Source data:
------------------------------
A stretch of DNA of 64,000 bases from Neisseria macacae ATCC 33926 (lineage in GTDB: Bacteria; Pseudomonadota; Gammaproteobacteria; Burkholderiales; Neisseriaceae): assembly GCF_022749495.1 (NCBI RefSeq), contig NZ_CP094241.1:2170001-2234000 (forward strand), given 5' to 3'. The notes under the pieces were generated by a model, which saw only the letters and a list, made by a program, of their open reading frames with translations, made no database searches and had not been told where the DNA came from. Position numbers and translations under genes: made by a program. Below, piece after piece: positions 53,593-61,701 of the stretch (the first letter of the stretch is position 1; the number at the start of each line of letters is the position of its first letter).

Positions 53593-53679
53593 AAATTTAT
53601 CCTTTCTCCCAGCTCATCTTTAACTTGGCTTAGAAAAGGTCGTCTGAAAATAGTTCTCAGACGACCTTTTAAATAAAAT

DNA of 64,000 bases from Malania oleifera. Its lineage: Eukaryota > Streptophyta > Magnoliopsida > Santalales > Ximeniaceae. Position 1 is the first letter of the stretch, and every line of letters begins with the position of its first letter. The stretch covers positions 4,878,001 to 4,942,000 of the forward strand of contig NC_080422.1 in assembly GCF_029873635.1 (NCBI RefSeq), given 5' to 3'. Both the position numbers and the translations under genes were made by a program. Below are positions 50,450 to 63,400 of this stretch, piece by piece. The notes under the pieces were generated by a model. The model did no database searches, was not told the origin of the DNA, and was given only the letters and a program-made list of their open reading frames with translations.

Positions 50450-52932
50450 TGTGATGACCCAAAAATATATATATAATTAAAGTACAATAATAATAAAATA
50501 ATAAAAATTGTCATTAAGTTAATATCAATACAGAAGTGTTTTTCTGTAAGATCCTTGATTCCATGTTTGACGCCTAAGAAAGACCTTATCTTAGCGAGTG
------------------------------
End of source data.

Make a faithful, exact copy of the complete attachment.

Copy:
A stretch of DNA of 64,000 bases from Neisseria macacae ATCC 33926 (lineage in GTDB: Bacteria; Pseudomonadota; Gammaproteobacteria; Burkholderiales; Neisseriaceae): assembly GCF_022749495.1 (NCBI RefSeq), contig NZ_CP094241.1:2170001-2234000 (forward strand), given 5' to 3'. The notes under the pieces were generated by a model, which saw only the letters and a list, made by a program, of their open reading frames with translations, made no database searches and had not been told where the DNA came from. Position numbers and translations under genes: made by a program. Below, piece after piece: positions 53,593-61,701 of the stretch (the first letter of the stretch is position 1; the number at the start of each line of letters is the position of its first letter).

Positions 53593-53679
53593 AAATTTAT
53601 CCTTTCTCCCAGCTCATCTTTAACTTGGCTTAGAAAAGGTCGTCTGAAAATAGTTCTCAGACGACCTTTTAAATAAAAT

DNA of 64,000 bases from Malania oleifera. Its lineage: Eukaryota > Streptophyta > Magnoliopsida > Santalales > Ximeniaceae. Position 1 is the first letter of the stretch, and every line of letters begins with the position of its first letter. The stretch covers positions 4,878,001 to 4,942,000 of the forward strand of contig NC_080422.1 in assembly GCF_029873635.1 (NCBI RefSeq), given 5' to 3'. Both the position numbers and the translations under genes were made by a program. Below are positions 50,450 to 63,400 of this stretch, piece by piece. The notes under the pieces were generated by a model. The model did no database searches, was not told the origin of the DNA, and was given only the letters and a program-made list of their open reading frames with translations.

Positions 50450-52932
50450 TGTGATGACCCAAAAATATATATATAATTAAAGTACAATAATAATAAAATA
50501 ATAAAAATTGTCATTAAGTTAATATCAATACAGAAGTGTTTTTCTGTAAGATCCTTGATTCCATGTTTGACGCCTAAGAAAGACCTTATCTTAGCGAGTG